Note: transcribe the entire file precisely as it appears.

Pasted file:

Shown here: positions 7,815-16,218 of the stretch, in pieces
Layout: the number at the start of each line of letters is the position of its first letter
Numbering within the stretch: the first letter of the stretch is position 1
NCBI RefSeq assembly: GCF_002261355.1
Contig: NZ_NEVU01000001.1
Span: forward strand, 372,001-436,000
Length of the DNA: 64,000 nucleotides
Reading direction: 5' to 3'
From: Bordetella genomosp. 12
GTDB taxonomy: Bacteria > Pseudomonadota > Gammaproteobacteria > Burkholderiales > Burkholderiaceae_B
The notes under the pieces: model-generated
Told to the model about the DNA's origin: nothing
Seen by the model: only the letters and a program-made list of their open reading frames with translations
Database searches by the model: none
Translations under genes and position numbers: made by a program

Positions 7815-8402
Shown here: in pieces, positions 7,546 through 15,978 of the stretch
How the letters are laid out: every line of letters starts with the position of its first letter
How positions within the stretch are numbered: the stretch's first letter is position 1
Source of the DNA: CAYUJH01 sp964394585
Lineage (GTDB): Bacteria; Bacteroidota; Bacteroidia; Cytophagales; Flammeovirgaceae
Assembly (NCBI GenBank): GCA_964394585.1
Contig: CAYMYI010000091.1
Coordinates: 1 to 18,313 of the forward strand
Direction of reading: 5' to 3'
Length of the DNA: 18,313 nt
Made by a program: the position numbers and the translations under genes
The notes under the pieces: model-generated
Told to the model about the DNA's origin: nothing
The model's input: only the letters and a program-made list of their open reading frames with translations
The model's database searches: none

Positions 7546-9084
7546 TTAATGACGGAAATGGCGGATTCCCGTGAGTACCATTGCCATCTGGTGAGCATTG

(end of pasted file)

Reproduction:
Shown here: positions 7,815-16,218 of the stretch, in pieces
Layout: the number at the start of each line of letters is the position of its first letter
Numbering within the stretch: the first letter of the stretch is position 1
NCBI RefSeq assembly: GCF_002261355.1
Contig: NZ_NEVU01000001.1
Span: forward strand, 372,001-436,000
Length of the DNA: 64,000 nucleotides
Reading direction: 5' to 3'
From: Bordetella genomosp. 12
GTDB taxonomy: Bacteria > Pseudomonadota > Gammaproteobacteria > Burkholderiales > Burkholderiaceae_B
The notes under the pieces: model-generated
Told to the model about the DNA's origin: nothing
Seen by the model: only the letters and a program-made list of their open reading frames with translations
Database searches by the model: none
Translations under genes and position numbers: made by a program

Positions 7815-8402
Shown here: in pieces, positions 7,546 through 15,978 of the stretch
How the letters are laid out: every line of letters starts with the position of its first letter
How positions within the stretch are numbered: the stretch's first letter is position 1
Source of the DNA: CAYUJH01 sp964394585
Lineage (GTDB): Bacteria; Bacteroidota; Bacteroidia; Cytophagales; Flammeovirgaceae
Assembly (NCBI GenBank): GCA_964394585.1
Contig: CAYMYI010000091.1
Coordinates: 1 to 18,313 of the forward strand
Direction of reading: 5' to 3'
Length of the DNA: 18,313 nt
Made by a program: the position numbers and the translations under genes
The notes under the pieces: model-generated
Told to the model about the DNA's origin: nothing
The model's input: only the letters and a program-made list of their open reading frames with translations
The model's database searches: none

Positions 7546-9084
7546 TTAATGACGGAAATGGCGGATTCCCGTGAGTACCATTGCCATCTGGTGAGCATTG